In traditional subdivisions, individual lots and public roads take up the entire site. OSD allows clustered building lots on just part of the land. Natural areas, buffers, or other important features of the land remain intact as permanently dedicated open space.
OSD works in areas where development is expected and desired, and where natural features (like agricultural land, scenic views, bodies of water, or wildlife habitat) are worth preserving.
A municipality usually approves a subdivision that meets minimum requirements for the zoning district. Even if they want to give special permission (variances) to protect natural features, that may not be legal. To meet ordinances and make a venture profitable, the developer may need to break up features among several owners. New owners may not be able to preserve these features. OSD creates an opportunity to leave important features intact and protected.
OSD ordinances may support local goals for preserving community character, water resources, farming, wildlife, or other priorities. Various forms of these tools are preserving resources in communities around Michigan, and in other states.
OSD allows only as many lots on the parcel as a typical subdivision would. However, the lots may be smaller, leaving large open spaces. Overall, housing density remains the same. (Some municipalities allow extra lots, perhaps 5-10 percent more, to encourage use of OSD.)
- OSD may be either a requirement or an option.
- OSD may occur either in all zoning districts or only certain ones.
- OSD may occur throughout a district or only on lands that meet set criteria (overlay district).
- OSD may be allowed routinely (by right), or with permission (special use).
OSD may set a minimum of the parcel that must remain open space. (Some municipalities require as little as twenty percent or as much as eighty percent or more open space.)
OSD may require that all lots be clustered in small groups (perhaps from four to ten), with open space between clusters. Driveways usually link to shared lanes that branch from the new main road. Usually, no driveways link directly to that main road, or to existing county roads.
OSD fits well with large lot sizes. A large lot forty-acre subdivision can break valuable farmland or wildlife habitat into unusable fragments. With OSD, the same subdivision may retain a tillable thirty-acre field, or avoid all development in a twenty-acre forest or wetland.
OSD may set minimum lot sizes smaller than the usual minimum for the zoning district. This may be an area (perhaps between 0.75 and two acres), a percentage of the usual minimum, or other criteria. OSD also may allow a proportionately smaller road frontage for open space lots.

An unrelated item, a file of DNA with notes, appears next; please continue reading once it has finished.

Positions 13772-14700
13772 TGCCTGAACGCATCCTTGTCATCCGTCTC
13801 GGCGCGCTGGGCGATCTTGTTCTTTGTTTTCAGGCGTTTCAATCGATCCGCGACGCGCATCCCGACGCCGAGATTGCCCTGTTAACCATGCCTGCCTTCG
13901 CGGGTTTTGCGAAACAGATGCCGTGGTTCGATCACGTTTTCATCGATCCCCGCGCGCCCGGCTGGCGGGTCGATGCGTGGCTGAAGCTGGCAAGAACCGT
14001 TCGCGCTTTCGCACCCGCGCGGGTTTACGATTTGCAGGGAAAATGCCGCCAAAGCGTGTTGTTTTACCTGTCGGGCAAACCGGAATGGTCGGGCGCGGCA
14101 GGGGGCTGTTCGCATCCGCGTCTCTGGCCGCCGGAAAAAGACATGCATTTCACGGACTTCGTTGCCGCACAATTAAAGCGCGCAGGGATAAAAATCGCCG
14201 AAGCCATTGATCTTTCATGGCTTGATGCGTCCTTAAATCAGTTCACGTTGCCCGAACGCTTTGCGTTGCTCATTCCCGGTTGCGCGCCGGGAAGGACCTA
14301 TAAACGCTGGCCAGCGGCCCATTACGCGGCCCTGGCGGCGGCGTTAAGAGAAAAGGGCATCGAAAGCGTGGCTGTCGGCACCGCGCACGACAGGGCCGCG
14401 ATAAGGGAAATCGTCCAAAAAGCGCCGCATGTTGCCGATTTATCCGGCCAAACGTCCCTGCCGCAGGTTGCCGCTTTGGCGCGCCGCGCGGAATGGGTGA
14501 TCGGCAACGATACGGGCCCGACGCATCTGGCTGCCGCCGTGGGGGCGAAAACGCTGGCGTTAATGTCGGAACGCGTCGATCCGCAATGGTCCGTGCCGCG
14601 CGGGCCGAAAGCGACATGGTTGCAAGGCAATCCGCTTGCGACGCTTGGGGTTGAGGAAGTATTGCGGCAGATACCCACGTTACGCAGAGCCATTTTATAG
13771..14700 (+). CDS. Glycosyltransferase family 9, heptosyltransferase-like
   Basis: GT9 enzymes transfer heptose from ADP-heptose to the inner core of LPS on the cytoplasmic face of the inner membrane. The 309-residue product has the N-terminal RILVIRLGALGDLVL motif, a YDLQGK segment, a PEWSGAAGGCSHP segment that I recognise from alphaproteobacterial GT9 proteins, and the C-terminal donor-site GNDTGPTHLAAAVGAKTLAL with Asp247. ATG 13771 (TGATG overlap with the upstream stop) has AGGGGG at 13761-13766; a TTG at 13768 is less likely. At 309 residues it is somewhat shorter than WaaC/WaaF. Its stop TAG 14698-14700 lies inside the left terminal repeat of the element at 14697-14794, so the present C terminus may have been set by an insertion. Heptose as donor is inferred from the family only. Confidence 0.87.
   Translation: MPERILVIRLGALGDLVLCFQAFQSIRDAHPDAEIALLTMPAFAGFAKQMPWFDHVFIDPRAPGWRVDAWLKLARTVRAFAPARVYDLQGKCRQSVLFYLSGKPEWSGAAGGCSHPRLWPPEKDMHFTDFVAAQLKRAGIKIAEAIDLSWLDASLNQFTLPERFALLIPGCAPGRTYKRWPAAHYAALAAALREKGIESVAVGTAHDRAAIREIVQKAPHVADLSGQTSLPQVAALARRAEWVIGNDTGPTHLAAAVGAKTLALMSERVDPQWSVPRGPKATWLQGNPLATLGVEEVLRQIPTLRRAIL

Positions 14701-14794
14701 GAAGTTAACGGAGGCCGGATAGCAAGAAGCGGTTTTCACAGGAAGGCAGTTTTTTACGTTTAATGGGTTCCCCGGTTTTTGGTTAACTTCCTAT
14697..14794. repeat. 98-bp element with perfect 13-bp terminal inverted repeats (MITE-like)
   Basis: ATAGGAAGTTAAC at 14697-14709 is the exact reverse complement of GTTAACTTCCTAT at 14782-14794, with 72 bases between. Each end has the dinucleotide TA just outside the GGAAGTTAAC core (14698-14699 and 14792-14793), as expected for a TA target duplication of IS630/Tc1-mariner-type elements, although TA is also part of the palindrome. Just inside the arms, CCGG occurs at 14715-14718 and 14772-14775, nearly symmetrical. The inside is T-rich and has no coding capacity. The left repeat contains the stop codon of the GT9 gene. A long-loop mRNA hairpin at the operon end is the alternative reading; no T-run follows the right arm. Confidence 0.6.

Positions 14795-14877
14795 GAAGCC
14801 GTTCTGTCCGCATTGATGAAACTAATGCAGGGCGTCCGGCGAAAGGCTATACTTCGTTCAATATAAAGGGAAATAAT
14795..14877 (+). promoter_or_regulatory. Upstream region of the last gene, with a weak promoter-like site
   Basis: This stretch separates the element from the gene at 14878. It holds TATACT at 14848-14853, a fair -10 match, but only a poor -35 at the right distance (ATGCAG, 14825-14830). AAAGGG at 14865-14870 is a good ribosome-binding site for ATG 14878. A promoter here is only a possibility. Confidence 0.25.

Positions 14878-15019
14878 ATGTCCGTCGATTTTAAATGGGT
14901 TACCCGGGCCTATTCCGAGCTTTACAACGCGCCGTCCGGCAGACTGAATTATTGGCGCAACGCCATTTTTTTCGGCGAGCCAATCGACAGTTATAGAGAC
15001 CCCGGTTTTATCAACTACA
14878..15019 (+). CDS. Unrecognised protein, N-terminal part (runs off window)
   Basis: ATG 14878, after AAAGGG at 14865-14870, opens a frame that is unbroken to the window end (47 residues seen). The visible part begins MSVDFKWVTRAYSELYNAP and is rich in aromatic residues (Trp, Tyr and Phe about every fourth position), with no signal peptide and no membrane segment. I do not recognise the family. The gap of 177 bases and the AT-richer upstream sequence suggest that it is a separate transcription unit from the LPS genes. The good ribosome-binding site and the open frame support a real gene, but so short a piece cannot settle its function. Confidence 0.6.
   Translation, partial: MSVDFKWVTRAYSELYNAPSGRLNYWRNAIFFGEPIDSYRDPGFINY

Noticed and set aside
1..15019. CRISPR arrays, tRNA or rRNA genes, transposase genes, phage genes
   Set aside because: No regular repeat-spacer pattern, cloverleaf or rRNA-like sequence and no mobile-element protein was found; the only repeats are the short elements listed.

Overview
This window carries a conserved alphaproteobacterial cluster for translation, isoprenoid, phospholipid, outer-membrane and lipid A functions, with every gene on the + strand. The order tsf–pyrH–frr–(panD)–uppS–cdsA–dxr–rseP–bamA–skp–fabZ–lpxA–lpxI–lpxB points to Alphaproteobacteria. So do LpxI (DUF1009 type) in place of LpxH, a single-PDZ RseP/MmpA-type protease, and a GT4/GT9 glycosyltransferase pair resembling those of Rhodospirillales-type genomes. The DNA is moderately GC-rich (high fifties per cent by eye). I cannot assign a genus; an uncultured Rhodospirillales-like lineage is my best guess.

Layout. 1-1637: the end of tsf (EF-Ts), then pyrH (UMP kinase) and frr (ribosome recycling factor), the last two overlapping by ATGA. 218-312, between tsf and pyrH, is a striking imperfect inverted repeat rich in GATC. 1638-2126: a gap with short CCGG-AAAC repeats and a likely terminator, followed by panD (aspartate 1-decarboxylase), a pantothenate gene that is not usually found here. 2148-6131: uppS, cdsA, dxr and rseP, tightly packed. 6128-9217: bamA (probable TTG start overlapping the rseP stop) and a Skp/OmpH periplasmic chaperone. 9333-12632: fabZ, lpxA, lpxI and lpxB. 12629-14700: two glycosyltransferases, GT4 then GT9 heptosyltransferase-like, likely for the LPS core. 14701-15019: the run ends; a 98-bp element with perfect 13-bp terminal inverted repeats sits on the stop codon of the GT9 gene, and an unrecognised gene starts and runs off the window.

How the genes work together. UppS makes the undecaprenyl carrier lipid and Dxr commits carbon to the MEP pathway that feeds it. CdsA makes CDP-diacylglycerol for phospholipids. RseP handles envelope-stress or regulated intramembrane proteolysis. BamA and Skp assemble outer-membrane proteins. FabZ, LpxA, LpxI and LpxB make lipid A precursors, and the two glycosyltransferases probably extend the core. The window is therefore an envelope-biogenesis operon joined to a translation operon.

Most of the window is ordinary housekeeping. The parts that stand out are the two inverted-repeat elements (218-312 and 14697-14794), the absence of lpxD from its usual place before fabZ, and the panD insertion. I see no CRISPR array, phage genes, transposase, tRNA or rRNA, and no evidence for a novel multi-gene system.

Open space in an OSD is permanently protected. A non-development agreement can exist with a municipality or land preservation organization, through deed restrictions, or other legal means. The agreement must be perpetual, so the open space can never be developed.
OSD can require all roads to be full-size, dedicated county roads, or allow some shared lanes to be narrower. Since through traffic does not use the shared lanes, maintenance may be less costly. Biking and other children's activities may be safer in shared lanes than on main roads.
OSD standards can require that open space be maintained in one way, or several. It could be kept for agricultural use; left natural; managed only with approved wildlife plans; mowed regularly; prepared as a recreational facility; or kept in other ways. Maintenance can be through a homeowners' group, or an organization that holds the non-development agreement.
Open space itself may be assessed at zero value, and each new lot may be assessed to include its portion of that value. This is similar to lakefront lots: although water may be assessed at zero, lots receive that value, and their assessments increase accordingly.
A municipality may set priorities for what open space should preserve. These could specify:
OSD usually does not allow credit for undevelopable open space, such as a lake or wetlands. A parcel half covered with water does not automatically qualify as fifty percent open space. Only buildable areas count toward calculating the number of lots allowed on the parcel.
OSD usually must begin with a parcel between a minimum and maximum size (perhaps 40 to 160 acres). Minimum area assures that open spaces are large enough to be meaningful. Maximum area assures that single development clusters do not create entirely new villages.
OSD can provide considerable savings for concurrent or later infrastructure. For example, sewer can be much less costly to install than in a conventional subdivision with the same number of dwellings, since roadways and building setbacks are shorter.
An effective OSD ordinance must address every issue here that may be relevant. Do not expect a developer to honor the intent of your open space ordinance, or the common practices of any other community, unless each point is clear. When drafting such an ordinance, you may need to consider other specific OSD concepts.